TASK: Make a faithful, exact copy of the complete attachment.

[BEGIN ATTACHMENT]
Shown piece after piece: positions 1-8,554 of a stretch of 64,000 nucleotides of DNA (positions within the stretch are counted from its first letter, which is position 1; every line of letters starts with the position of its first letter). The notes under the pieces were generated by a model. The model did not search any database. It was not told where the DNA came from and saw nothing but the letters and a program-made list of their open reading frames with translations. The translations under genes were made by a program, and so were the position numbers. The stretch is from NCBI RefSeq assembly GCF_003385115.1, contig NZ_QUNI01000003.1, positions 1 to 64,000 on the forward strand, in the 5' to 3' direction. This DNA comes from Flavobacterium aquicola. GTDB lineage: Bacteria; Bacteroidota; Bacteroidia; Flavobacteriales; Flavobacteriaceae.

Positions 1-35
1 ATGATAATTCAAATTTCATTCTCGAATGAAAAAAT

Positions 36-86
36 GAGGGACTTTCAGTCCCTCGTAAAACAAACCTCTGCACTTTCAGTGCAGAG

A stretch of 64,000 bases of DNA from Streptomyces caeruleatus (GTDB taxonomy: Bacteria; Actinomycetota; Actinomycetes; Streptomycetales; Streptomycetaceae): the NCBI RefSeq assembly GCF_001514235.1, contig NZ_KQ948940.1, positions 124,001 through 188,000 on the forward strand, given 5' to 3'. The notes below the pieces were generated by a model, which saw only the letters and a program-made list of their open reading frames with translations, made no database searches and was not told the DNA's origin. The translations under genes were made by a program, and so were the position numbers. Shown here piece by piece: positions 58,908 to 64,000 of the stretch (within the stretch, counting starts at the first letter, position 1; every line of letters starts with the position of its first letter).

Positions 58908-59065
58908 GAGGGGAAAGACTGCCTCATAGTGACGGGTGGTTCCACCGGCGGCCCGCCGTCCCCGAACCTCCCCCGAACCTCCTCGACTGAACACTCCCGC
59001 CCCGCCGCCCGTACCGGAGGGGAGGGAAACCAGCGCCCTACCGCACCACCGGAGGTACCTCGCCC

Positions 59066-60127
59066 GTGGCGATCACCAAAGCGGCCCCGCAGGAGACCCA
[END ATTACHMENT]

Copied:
Shown piece after piece: positions 1-8,554 of a stretch of 64,000 nucleotides of DNA (positions within the stretch are counted from its first letter, which is position 1; every line of letters starts with the position of its first letter). The notes under the pieces were generated by a model. The model did not search any database. It was not told where the DNA came from and saw nothing but the letters and a program-made list of their open reading frames with translations. The translations under genes were made by a program, and so were the position numbers. The stretch is from NCBI RefSeq assembly GCF_003385115.1, contig NZ_QUNI01000003.1, positions 1 to 64,000 on the forward strand, in the 5' to 3' direction. This DNA comes from Flavobacterium aquicola. GTDB lineage: Bacteria; Bacteroidota; Bacteroidia; Flavobacteriales; Flavobacteriaceae.

Positions 1-35
1 ATGATAATTCAAATTTCATTCTCGAATGAAAAAAT

Positions 36-86
36 GAGGGACTTTCAGTCCCTCGTAAAACAAACCTCTGCACTTTCAGTGCAGAG

A stretch of 64,000 bases of DNA from Streptomyces caeruleatus (GTDB taxonomy: Bacteria; Actinomycetota; Actinomycetes; Streptomycetales; Streptomycetaceae): the NCBI RefSeq assembly GCF_001514235.1, contig NZ_KQ948940.1, positions 124,001 through 188,000 on the forward strand, given 5' to 3'. The notes below the pieces were generated by a model, which saw only the letters and a program-made list of their open reading frames with translations, made no database searches and was not told the DNA's origin. The translations under genes were made by a program, and so were the position numbers. Shown here piece by piece: positions 58,908 to 64,000 of the stretch (within the stretch, counting starts at the first letter, position 1; every line of letters starts with the position of its first letter).

Positions 58908-59065
58908 GAGGGGAAAGACTGCCTCATAGTGACGGGTGGTTCCACCGGCGGCCCGCCGTCCCCGAACCTCCCCCGAACCTCCTCGACTGAACACTCCCGC
59001 CCCGCCGCCCGTACCGGAGGGGAGGGAAACCAGCGCCCTACCGCACCACCGGAGGTACCTCGCCC

Positions 59066-60127
59066 GTGGCGATCACCAAAGCGGCCCCGCAGGAGACCCA